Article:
Fish lived for 60 years in Los Angeles where he was a builder and moved to New York a few years ago and is still working. In a Zoom interview from his office he told the Journal about his home town. “Prior to the war, there were 3,000 Jews who lived in my town, in 1942, 80% of the Jews were taken away to concentration camps and only 10% survived. The Nazi didn’t need to invade Slovakia because the president at the time was Jozef Tiso who was an ally to the Germans and said he is going to collaborate with them and do whatever they asked him to.”

The Fish family was able to stay in their town until 1944 because of an exemption some of the Jews received, but as the war progressed they were taken as well. “I was sent with my mother and sister to Bergen-Belsen and my father to Buchenwald. We all survived, including most of my mother’s family but my father’s family all perished.”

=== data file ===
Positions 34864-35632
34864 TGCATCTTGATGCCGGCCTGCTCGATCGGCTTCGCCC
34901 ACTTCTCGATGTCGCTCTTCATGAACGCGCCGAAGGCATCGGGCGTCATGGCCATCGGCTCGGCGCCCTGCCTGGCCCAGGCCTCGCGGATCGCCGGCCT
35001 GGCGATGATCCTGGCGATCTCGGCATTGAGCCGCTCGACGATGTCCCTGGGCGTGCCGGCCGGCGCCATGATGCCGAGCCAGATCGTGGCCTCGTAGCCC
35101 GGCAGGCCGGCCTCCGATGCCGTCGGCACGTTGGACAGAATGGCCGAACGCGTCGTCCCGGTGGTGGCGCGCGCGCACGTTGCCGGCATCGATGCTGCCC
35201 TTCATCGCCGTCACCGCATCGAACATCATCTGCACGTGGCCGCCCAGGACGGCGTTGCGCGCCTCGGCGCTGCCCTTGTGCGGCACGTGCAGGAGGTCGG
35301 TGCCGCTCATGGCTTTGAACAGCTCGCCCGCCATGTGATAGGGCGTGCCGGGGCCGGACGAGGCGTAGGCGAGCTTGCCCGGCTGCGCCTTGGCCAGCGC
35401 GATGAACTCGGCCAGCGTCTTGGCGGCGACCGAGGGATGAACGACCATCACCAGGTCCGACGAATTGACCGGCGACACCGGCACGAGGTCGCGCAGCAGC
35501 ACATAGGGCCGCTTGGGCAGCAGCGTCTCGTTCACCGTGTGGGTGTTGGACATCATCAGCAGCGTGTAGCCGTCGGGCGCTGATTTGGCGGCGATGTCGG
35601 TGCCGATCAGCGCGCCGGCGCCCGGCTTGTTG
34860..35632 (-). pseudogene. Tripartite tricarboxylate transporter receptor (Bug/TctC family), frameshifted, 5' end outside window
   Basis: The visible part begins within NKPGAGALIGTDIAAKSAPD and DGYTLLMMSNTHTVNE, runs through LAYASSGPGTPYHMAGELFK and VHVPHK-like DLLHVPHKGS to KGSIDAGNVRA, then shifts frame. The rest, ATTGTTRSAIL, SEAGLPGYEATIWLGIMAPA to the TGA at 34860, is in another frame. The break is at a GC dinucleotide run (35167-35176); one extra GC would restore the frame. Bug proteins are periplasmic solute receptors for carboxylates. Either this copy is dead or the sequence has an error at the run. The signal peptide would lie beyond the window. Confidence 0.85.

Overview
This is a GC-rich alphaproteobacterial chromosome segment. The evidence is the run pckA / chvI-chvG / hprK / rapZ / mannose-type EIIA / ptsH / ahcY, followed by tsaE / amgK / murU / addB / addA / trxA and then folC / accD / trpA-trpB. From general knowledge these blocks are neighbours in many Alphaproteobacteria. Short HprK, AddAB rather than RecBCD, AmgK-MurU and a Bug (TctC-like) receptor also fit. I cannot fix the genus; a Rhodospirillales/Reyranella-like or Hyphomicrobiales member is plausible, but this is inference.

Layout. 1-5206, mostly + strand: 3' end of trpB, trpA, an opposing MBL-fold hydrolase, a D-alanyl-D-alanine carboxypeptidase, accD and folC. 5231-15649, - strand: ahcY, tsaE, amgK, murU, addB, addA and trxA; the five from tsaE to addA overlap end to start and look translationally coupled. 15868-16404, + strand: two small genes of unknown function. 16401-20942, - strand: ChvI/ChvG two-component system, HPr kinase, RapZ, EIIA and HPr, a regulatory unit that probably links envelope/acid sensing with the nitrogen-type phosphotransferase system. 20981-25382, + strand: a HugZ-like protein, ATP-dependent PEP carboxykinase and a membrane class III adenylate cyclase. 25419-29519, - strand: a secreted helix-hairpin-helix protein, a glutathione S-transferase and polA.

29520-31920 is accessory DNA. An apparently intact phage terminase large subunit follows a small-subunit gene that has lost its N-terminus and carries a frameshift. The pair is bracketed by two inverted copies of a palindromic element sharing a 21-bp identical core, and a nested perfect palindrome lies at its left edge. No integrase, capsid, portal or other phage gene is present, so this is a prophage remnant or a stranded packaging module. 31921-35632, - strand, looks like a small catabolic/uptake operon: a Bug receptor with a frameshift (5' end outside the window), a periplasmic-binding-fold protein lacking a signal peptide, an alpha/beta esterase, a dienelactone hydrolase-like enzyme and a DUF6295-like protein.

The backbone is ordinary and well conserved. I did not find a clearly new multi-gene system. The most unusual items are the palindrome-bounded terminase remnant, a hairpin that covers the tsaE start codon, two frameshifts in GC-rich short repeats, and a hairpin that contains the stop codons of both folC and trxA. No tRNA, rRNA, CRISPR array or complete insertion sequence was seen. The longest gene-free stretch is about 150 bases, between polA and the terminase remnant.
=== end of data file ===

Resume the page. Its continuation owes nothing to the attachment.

Photo courtesy Roman Dubivský

Following the liberation, the family stayed in Slovakia until 1948, at which point Fish decided to make Aliyah on his own through the Zionist youth movement Bnei-Akiva, while his family was waiting to receive visas to Canada. After three years in Israel, Fish received a letter from his father telling him he must leave Israel and join the family in Canada. “By then, I felt like an Israeli, I was speaking Hebrew without an accent and wanted to join the army. I tried to resist the best I can, but my father wouldn’t hear any of it and because I was a minor, not 16 yet, I didn’t have a choice but leave Israel.”